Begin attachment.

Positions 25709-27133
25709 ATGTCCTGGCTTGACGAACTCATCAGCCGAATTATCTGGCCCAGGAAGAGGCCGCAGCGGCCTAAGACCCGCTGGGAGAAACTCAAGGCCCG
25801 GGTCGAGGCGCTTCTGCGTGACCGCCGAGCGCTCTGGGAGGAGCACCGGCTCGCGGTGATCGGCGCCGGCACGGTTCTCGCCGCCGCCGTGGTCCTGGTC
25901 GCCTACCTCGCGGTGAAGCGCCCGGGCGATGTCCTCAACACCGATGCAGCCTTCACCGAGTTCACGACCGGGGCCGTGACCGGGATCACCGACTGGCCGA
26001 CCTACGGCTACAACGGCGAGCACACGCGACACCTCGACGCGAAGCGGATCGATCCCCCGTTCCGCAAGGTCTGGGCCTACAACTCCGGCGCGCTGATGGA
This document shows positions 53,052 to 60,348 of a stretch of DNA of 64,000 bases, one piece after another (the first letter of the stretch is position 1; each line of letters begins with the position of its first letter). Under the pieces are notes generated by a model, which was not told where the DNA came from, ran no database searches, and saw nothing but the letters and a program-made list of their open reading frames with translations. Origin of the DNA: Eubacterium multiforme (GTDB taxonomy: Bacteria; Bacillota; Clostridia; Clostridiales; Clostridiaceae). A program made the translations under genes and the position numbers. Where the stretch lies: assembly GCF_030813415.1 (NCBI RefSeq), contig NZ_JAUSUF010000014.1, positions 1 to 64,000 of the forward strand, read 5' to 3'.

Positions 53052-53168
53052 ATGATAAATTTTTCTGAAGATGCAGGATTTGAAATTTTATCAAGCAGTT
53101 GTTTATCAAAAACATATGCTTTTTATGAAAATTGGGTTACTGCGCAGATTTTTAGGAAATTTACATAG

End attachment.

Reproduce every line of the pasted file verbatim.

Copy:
Positions 25709-27133
25709 ATGTCCTGGCTTGACGAACTCATCAGCCGAATTATCTGGCCCAGGAAGAGGCCGCAGCGGCCTAAGACCCGCTGGGAGAAACTCAAGGCCCG
25801 GGTCGAGGCGCTTCTGCGTGACCGCCGAGCGCTCTGGGAGGAGCACCGGCTCGCGGTGATCGGCGCCGGCACGGTTCTCGCCGCCGCCGTGGTCCTGGTC
25901 GCCTACCTCGCGGTGAAGCGCCCGGGCGATGTCCTCAACACCGATGCAGCCTTCACCGAGTTCACGACCGGGGCCGTGACCGGGATCACCGACTGGCCGA
26001 CCTACGGCTACAACGGCGAGCACACGCGACACCTCGACGCGAAGCGGATCGATCCCCCGTTCCGCAAGGTCTGGGCCTACAACTCCGGCGCGCTGATGGA
This document shows positions 53,052 to 60,348 of a stretch of DNA of 64,000 bases, one piece after another (the first letter of the stretch is position 1; each line of letters begins with the position of its first letter). Under the pieces are notes generated by a model, which was not told where the DNA came from, ran no database searches, and saw nothing but the letters and a program-made list of their open reading frames with translations. Origin of the DNA: Eubacterium multiforme (GTDB taxonomy: Bacteria; Bacillota; Clostridia; Clostridiales; Clostridiaceae). A program made the translations under genes and the position numbers. Where the stretch lies: assembly GCF_030813415.1 (NCBI RefSeq), contig NZ_JAUSUF010000014.1, positions 1 to 64,000 of the forward strand, read 5' to 3'.

Positions 53052-53168
53052 ATGATAAATTTTTCTGAAGATGCAGGATTTGAAATTTTATCAAGCAGTT
53101 GTTTATCAAAAACATATGCTTTTTATGAAAATTGGGTTACTGCGCAGATTTTTAGGAAATTTACATAG